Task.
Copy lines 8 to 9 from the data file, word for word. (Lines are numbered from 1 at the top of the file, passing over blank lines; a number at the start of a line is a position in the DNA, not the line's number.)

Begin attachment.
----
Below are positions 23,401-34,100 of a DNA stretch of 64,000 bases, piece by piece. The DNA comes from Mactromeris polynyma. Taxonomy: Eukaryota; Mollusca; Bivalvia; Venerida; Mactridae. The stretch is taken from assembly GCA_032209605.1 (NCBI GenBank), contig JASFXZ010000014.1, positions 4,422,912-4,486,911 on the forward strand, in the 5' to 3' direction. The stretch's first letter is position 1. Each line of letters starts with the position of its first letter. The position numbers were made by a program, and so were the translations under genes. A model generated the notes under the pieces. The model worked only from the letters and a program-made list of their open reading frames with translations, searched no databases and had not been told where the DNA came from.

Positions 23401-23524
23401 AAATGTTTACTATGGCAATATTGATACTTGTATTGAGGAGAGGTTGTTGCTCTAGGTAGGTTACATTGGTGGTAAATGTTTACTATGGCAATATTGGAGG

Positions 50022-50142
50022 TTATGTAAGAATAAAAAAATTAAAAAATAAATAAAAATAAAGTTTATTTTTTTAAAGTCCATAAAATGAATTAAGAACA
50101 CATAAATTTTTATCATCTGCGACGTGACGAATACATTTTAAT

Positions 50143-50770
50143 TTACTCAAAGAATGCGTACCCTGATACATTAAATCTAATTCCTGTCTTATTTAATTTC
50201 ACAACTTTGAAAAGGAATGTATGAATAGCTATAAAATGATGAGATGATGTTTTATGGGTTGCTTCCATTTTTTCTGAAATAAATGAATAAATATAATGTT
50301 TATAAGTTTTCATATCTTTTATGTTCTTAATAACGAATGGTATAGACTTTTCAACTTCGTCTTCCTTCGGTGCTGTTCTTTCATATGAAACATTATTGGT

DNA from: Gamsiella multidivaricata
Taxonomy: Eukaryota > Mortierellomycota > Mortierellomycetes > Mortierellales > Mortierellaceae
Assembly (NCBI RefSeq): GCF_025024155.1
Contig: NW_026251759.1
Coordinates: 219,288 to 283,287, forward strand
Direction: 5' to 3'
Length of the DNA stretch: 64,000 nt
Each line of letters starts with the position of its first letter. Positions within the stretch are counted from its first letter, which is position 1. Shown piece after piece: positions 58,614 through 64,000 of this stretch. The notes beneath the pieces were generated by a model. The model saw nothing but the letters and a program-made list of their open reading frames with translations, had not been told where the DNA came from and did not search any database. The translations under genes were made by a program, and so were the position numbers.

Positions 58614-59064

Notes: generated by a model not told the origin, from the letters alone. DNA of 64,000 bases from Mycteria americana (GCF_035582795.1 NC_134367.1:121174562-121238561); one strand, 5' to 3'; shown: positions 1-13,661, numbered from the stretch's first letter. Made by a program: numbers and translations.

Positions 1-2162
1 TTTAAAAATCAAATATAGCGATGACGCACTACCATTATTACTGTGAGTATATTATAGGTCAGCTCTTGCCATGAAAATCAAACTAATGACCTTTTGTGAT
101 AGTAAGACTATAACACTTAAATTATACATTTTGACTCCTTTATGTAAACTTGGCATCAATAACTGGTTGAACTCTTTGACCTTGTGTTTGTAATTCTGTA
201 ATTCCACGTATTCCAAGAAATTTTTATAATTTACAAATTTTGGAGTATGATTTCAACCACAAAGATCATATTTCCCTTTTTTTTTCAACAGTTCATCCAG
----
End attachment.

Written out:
50143 TTACTCAAAGAATGCGTACCCTGATACATTAAATCTAATTCCTGTCTTATTTAATTTC
50201 ACAACTTTGAAAAGGAATGTATGAATAGCTATAAAATGATGAGATGATGTTTTATGGGTTGCTTCCATTTTTTCTGAAATAAATGAATAAATATAATGTT